AC Milan’s CEO Ivan Gazidis has once again reiterated the importance of building a new stadium as part of the club’s vision for the future moving forward.
Gazidis spoke during an interview with Forbes, who report how Milan and Inter will move on from the 96-year-old San Siro before the decade is done, building a new home through a project that will reportedly cost €900 million to €950 million and will be 100 per cent funded by the two clubs.
It has been a hard battle at times against the City Council, but Gazidis believes that things are moving in the right direction and that the shared vision of the respective ownerships will soon become a reality.
“We know this is necessary for the club. We’ve known for the last three years of working on this project that it must happen if the club is going to have the future that its fans want it to have. And I would say that the city of Milano wants its two clubs to have,” he said.
“It’s transformational for the two football clubs, Milan and Inter, in their journey to be back at the top of European football. And it’s transformational, actually, for Italian football because we’ve had a decade which has been dominated by Juventus in their new stadium. That’s not healthy for a league that needs to grow its global appeal.”
Gazidis knows that a new stadium can have a big impact as his time at Major League Soccer saw him encourage investment in football-specific stadiums, while the hope is that it will be the start of a new trend in Italy too.
“And that will revitalise Italian football. Football in Italy is such an important part of the fabric of the country. And I think one of the sad things over the last couple of decades has been the slow and steady decline of Italian football, in comparison with the other European leagues.
“This is a necessary step. If we don’t build stadiums in Italy, we know what the future will be. We know what we’re handing to our children. And the inheritance that they will have is a league that continues to be on a long, slow, steady decline.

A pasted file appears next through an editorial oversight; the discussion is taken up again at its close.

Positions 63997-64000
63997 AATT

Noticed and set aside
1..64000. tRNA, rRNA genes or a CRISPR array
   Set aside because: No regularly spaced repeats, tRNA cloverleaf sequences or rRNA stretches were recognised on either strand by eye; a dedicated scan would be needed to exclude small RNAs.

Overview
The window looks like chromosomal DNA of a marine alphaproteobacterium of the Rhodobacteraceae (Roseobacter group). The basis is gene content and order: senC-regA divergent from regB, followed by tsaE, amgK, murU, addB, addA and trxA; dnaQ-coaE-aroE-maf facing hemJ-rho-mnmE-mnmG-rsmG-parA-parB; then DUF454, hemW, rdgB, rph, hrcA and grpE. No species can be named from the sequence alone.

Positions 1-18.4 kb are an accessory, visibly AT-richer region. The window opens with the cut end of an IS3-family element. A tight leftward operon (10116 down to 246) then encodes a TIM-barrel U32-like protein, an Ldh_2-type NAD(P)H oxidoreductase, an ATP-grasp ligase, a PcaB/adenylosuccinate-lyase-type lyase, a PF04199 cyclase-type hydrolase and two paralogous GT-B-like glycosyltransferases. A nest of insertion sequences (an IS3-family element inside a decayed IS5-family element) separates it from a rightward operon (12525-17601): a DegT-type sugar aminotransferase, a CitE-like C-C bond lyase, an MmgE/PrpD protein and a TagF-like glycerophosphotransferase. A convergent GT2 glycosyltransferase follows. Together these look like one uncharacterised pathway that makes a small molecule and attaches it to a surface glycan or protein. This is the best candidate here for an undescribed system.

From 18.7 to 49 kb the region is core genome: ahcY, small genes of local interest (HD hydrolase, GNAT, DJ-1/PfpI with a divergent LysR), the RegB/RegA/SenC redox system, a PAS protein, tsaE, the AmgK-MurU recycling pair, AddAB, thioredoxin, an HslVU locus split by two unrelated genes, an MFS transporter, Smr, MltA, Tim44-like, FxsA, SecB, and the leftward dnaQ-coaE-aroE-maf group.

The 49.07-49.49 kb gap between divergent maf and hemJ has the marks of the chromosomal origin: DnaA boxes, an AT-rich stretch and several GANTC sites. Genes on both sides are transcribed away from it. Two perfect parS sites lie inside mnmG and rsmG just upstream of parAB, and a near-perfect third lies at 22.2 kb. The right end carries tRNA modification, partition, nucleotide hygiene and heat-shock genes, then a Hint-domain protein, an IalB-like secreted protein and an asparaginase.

“That’s not a future that is a responsible one to hand to the next generation. I don’t believe that is the future of Italian football. I think Italian football is absolutely ready for revitalisation.”
Gazidis also revealed his concern that the gap between the Premier League and other leagues in terms of revenue generated and TV money is growing.
“That’s a concern across European football. The gap is not closing, it’s growing. We’ve seen some of the smaller nations, with great teams, suffering badly because their domestic market is not big enough to support the kind of increase in spending that this new (broadcast) revenue allows.
“Great clubs like Celtic or Rangers or Ajax in smaller media markets have been struggling to keep up and find very creative ways to do that. I think they’ve done very well but it’s more and more difficult.
“We obviously see this tension growing within the European game. The reality is that the Premier League today is the super league. The rest of Europe has to find ways to stand and compete toe to toe with the Premier League.
“In the same way I don’t think it’s healthy that Juventus would dominate Serie A for a decade or more, we’re seeing that trend in France, we’re seeing it in Germany as well. That’s not healthy for competition.”
On Friday, it was announced that left-back Theo Hernández renewed his contract with the club until 2026 and Gazidis believes this is an indication of the strength of the project.
“Theo’s a great example of somebody we consider to be a world class talent that we brought in and helped to develop with us. So he has grown with us,” he added.
“I would still say we are a work in progress. We are still progressing towards where we want to be. But we’re clearly on the right path.
“And the foundation of that is young players that develop with Milan into world-class talents which then raise the level of the team, which then increases our revenues, which enables us to invest more into the team to be able to retain them.
“If all we do is look back at a glorious past, we’ll be left behind. It’s already happened. It won’t continue to happen. I’m very optimistic about what we’re going to do. And I’m very confident that we will give something to the clubs, the city and the next generation that will make them feel proud to be Milanese.”